.272 37 HR 102 RBI 93 R 7 SB 


(2019) .311 11 HR 21 RBI 32 R 4 SB

After baking in the minors for most of the summer, Bo Bichette was called up to the Big Show on 7/29. And he did not disappoint, hitting .394/.444/.742 (1.187 OPS) with 4 HR in his first 15 games, showing why the Blue Jays thought so highly of him. In only 212 plate appearances, Bichette turned in an impressive .311/.358/.571 (.930 OPS) line with a .384 wOBA and a 142 wRC+. 

While we can’t be sure what he can bring in terms of power, the hit tool is real and the sprint speed is elite, stealing 32 bases in AA in 2018. Bo Bichette could easily slot right in as a 20/20 guy and hit for a high batting average with room for so much more. The sky’s the limit for Bichette and this young Blue Jays offense.


.276 22 HR 73 RBI 89 R 19 SB 


(2019) .285 33 HR 92 RBI 123 R 10 SB

After finishing as the 4th best hitter in standard fantasy points leagues and 3rd in AL MVP voting, it is crazy to me that Marcus Semien is going as the 13th shortstop off the board. But here we are.

While Semien’s statcast data won’t wow you (88.8 EV, 8.5% Barrel, 37.8% Hard), his barrel rate is up 4% and hard hit is up 5.5% since 2018. He was able to cut his strikeout rate from 18.6% in 2018 to 13.7% in 2019, all while posting the highest walk rate (11.6%) of his career. His chase rate (23.1%) and swinging strike rate (7.2%) were both elite last year and the are the lowest rates of his career by far.

This is a drastic profile change for a 29 year old who has never had a wRC+ season over 98 (100 MLB average). His wRC+ was 137 in 2019. And normally I wouldn’t buy this clear outlier, but the walk rate and plate discipline numbers normally can’t be faked. He could be for real.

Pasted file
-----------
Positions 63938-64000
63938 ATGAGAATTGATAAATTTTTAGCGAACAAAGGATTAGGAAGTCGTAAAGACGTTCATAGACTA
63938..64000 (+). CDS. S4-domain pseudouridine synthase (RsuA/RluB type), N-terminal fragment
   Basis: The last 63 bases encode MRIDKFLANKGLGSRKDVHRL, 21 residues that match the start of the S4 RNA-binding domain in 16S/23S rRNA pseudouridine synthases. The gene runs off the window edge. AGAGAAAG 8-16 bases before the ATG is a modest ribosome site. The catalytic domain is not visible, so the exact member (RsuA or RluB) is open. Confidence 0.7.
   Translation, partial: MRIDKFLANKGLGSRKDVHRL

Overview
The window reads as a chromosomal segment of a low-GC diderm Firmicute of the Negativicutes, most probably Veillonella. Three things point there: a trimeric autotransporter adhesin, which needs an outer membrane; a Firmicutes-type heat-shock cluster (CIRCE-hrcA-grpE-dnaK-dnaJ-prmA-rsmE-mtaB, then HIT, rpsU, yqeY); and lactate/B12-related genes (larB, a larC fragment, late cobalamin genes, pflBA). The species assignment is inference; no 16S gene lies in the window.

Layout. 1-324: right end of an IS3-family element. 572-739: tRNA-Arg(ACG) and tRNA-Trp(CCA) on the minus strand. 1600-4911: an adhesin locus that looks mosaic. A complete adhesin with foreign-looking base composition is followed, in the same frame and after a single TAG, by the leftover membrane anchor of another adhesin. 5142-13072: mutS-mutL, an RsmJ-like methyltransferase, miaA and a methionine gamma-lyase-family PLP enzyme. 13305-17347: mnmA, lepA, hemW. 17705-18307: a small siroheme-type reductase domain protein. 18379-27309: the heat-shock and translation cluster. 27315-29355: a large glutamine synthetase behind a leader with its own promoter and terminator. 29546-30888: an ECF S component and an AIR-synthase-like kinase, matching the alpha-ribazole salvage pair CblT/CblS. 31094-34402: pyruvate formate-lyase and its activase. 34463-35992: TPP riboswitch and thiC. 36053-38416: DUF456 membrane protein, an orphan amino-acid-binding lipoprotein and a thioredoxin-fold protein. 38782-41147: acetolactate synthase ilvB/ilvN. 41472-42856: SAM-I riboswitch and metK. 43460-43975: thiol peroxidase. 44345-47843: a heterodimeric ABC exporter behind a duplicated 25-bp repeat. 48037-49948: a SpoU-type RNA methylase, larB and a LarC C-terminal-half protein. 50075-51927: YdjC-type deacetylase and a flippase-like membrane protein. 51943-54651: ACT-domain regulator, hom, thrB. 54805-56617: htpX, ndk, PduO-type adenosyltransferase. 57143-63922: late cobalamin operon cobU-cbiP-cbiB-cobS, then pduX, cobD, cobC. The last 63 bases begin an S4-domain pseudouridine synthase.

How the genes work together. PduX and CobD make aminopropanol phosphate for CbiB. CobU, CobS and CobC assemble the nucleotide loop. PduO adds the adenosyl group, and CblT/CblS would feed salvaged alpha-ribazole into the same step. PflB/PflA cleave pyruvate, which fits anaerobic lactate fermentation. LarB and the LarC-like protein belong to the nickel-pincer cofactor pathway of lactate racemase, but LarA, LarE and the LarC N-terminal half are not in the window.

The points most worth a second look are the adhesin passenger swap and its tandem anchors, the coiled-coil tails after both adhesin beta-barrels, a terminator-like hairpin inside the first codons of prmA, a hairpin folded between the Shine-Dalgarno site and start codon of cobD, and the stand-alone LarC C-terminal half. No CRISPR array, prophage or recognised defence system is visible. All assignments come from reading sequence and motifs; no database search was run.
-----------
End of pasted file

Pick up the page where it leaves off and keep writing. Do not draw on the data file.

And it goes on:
.274 28 HR 84 RBI 97 R 12 SB


(2019) .335 18 HR 56 RBI 81 R 17 SB

Tim Anderson hit .335 in 2019 and edged out Christian Yelich (.329) to win the MLB Batting Title in only 518 plate appearances. And while Anderson is almost a lock to go 20/20, he has never hit over .257 in any season of 600 plate appearances or more.

Tim Anderson is only 26 and the White Sox have had one of the best off seasons in recent memory. He could be due for some solid counting stats, but don’t expect a .335 average.


.278 20 HR 71 RBI 85 R 21 SB  


(2019) .279 21 HR 59 RBI 42 R 1 SB

Carlos Correa is a huge value coming into the 2020 draft season. Correa has only played one qualifying season in his career and has never hit more than 24 HRs in a season, but has shown flashes of brilliant play at times. Normally considered a bad trend, Correa’s walk rate (10.9%) in 2019 was a career low while his strikeout rate (23.4%) was close to his career high. And while this is normally cause for concern, he still hit .279 in limited playing time.

This could indicate a possible swing change, which is evident from his 3% jump in launch angle over the past 2 seasons. Correa could impress. Especially playing with a chip on his shoulder.


.270 29 HR 94 RBI 80 R 3 SB


(2019) .287 15 HR 72 RBI 75 R 19 SB